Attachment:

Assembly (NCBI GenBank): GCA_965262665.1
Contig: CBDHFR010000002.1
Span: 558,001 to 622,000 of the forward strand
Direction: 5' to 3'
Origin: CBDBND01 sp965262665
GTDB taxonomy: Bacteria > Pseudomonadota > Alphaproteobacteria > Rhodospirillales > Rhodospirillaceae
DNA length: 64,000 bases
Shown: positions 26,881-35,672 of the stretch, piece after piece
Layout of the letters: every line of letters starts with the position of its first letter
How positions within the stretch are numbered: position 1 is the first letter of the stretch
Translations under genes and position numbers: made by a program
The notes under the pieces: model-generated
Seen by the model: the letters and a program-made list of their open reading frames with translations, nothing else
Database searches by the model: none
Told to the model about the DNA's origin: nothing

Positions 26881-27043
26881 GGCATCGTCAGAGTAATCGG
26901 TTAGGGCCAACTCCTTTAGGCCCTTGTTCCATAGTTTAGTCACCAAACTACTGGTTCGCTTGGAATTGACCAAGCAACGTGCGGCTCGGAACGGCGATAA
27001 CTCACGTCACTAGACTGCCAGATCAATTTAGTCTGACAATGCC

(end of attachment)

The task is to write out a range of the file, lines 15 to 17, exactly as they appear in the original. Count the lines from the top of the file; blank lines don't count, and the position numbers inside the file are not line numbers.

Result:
Told to the model about the DNA's origin: nothing

Positions 26881-27043
26881 GGCATCGTCAGAGTAATCGG